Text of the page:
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Asus ROG Strix Scope RX review: A stylish keyboard for FPS fanatics

Our Rating :
$117.99 from
£83.52 from
Price when reviewed : £125
inc. VAT

The Asus ROG Strix Scope RX offers a lot for its low price of entry, but heavy typists may find it too sensitive


  • Excellent build quality
  • Super-fast optical switches
  • Fairly priced


  • No wristrest
  • Media keys are relegated to function controls
  • You might find the keys too responsive

For me, ROG will always be the dimwitted blob monster from The Trap Door, but it’s also the acronym attached to Asus’ gaming peripheral division – Republic of Gamers. The company’s latest keyboard, the Asus ROG Strix Scope RX, is a temptingly priced device that promises impeccable build quality and lightning fast optical switches, fine-tuned for esports and FPS fanatics.

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Asus ROG Strix Scope RX review: What do you get for the money?

For £125, Asus packs in the features, especially for players who prefer their games on the twitchy side. The keyboard uses optical switches, meaning that the usual metal contact point for each key is replaced by an infrared LED.

When a key is pushed down, the beam is interrupted, registering a keystroke, which is not only easier on the mechanics – Asus claims each key is good for 100 million presses – but is also faster than regular switches.

This, combined with the extended Ctrl key – barely used in web browsing but an important button for FPS players – means it’s perfect for those looking to up their Fortnite or Counter Strike game.
It’s more than just responsive, though. Anti-ghosting and n-key rollover ensure you can press multiple keys without interference, it has built-in memory for up to six profiles and there’s USB 2.0 passthrough for attaching extras. It even has IP56-certification for gamers who enjoy a drink at their desk.

As is standard with gaming keyboards, per-key lighting is present and correct, with a number of presets to cycle through – some more distracting than others (I’m looking at you, “Quicksand”). “Reactive”, where keys temporarily light up as you press them, is especially fun because it really shows when you’re typing at speed.
The lighting can be completely turned off if you need something less flashy for work and, in fact, the ROG Strix Scope RX wears its gaming credentials very lightly, with no need for garish lighting strips. Yes, the logo lights up and the words “Republic of Gamers” appear at the bottom but it generally looks smart and professional, with its sharp angles and dark grey aluminium base.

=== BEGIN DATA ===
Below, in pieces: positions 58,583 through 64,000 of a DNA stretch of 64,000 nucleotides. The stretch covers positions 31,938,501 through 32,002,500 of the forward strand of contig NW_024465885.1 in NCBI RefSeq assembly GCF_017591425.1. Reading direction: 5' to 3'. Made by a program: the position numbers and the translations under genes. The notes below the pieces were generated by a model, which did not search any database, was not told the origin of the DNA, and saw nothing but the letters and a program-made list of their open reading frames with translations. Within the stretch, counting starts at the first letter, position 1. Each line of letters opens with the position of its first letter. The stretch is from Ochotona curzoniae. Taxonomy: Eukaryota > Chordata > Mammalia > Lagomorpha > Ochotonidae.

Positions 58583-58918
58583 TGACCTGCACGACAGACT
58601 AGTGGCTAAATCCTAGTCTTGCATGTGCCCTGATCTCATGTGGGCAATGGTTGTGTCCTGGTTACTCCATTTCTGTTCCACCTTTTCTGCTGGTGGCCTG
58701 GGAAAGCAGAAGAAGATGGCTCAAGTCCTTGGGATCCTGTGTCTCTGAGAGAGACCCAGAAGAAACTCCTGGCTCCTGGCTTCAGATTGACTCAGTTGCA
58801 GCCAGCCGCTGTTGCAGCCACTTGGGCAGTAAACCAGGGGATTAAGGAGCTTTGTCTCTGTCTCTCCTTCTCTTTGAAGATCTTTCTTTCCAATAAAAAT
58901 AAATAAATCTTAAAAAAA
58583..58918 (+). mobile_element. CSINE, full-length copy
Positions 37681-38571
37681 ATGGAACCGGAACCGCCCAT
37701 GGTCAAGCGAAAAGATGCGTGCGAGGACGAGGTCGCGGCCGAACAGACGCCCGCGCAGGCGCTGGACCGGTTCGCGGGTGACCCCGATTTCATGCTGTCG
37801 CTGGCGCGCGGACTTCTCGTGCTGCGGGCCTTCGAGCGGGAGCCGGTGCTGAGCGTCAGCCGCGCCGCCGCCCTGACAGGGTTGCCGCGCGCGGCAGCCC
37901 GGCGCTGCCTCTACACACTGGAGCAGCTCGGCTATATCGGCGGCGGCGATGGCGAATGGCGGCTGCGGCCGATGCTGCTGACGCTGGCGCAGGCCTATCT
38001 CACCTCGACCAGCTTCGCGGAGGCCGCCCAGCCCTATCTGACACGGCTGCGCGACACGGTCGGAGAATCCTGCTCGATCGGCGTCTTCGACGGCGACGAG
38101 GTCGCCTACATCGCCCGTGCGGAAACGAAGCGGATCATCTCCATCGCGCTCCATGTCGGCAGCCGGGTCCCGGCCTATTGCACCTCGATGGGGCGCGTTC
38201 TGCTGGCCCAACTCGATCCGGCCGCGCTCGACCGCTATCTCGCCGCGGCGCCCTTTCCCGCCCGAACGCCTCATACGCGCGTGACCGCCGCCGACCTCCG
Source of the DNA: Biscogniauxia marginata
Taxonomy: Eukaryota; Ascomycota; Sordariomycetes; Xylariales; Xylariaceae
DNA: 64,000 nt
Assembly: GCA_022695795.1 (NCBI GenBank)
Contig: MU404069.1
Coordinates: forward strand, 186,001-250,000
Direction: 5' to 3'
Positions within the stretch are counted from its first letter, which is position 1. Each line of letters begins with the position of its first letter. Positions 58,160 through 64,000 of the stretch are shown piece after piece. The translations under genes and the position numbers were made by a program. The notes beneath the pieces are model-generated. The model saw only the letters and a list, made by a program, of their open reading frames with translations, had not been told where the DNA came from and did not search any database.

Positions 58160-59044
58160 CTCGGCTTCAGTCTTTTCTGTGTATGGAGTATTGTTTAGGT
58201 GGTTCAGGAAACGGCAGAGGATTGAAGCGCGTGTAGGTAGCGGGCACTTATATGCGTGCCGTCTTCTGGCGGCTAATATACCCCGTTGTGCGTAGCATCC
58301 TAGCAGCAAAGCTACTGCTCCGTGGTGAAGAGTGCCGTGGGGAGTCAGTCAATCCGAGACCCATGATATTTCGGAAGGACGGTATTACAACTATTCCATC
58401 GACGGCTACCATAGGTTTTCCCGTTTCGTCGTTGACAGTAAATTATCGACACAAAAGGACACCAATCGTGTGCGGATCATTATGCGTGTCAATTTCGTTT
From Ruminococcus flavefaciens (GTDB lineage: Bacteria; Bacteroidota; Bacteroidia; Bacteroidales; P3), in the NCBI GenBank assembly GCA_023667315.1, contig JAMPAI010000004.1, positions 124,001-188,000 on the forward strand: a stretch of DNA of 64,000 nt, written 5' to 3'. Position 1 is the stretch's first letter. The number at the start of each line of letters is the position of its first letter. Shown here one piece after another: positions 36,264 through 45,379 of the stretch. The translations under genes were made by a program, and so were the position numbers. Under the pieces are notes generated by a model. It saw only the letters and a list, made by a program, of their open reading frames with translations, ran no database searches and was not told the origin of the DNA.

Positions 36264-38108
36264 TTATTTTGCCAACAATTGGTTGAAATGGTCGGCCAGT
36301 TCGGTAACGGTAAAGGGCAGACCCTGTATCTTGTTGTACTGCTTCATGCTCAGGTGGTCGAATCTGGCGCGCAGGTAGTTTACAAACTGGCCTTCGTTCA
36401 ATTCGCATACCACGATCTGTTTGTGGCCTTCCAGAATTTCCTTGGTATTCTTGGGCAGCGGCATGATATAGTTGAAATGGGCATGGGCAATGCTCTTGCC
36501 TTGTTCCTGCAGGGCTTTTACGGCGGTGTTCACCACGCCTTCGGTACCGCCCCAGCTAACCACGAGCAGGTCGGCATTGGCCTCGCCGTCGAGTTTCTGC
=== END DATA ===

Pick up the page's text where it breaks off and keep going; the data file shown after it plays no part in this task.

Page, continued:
On the subject of professionalism, Asus has also included a “stealth button” on F12 which instantly kills audio and hides apps from prying eyes. Pressing it again instantly restores things to their previous state.

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Asus ROG Strix Scope RX review: What’s it like to use?

The Asus ROG Strix Scope RX is very nice to type on, with a chunky feel and sound with each keystroke. I was able to reach 76wpm and 96% accuracy straight out of the box, and that only improved with practice.
While gaming, it also feels hugely responsive, which is just what you’re looking for in a pinch. To be clear, the advantage that optical switches give you aren’t often going to be the difference between (virtual) life and death unless you’re an esports professional where everything is in the margins, but it’s nice not to be able to blame your hardware for mistakes all the same.

One small thing, and something that’s very much down to personal preference, but as a somewhat heavy typist I found the keys a little over sensitive. Sometimes, I rest my fingers on keys while thinking of what to type next, and with the ROG Strix Scope RX, this would occasionally manifest itself in a series of ‘aaaaaaa’ characters on the screen. Equally, while playing the slow paced Hunt Showdown, I would sometimes find myself strafing unintentionally, because apparently my resting finger weight is sometimes greater than the 40g of force required to register a stroke. 

To be clear, this doesn’t happen all the time but it is something that happened often enough for me to register it. I imagine I could unlearn this over time but if you prefer more resistance, this may not be the keyboard for you.

Asus ROG Strix Scope RX review: What isn’t it good at?

If you’re a light touch typist, there aren’t many things that should put you off the Asus ROG Strix Scope RX, but there are definitely omissions. The design is pretty compact for a full-size gaming keyboard with number pad and that means there’s no room for dedicated media keys. Every non-standard function, from cycling through light patterns to skipping tracks, requires holding down the function key to access.

On top of this, there’s no wristrest provided in the box, which is fair enough. Not everybody requires one, which could be an issue if you’ve ever suffered from RSI.

Asus ROG Strix Scope RX review: Should I buy it?

All in all, the Asus ROG Strix Scope RX offers a whole lot for its relatively modest asking price. It looks the part, feels built to last and is perfect for lovers of FPS games looking to eke out every advantage they can get. The lack of dedicated media keys and wristrest is a shame, though.
If you prefer something that requires less of a soft touch, then I can fully recommend either the Razer BlackWidow Elite – a keyboard that used to cost the best part of £200, but can now be found closer to £100 – or the MSI GK50 Elite, which is a positive bargain at a price just short of £80.

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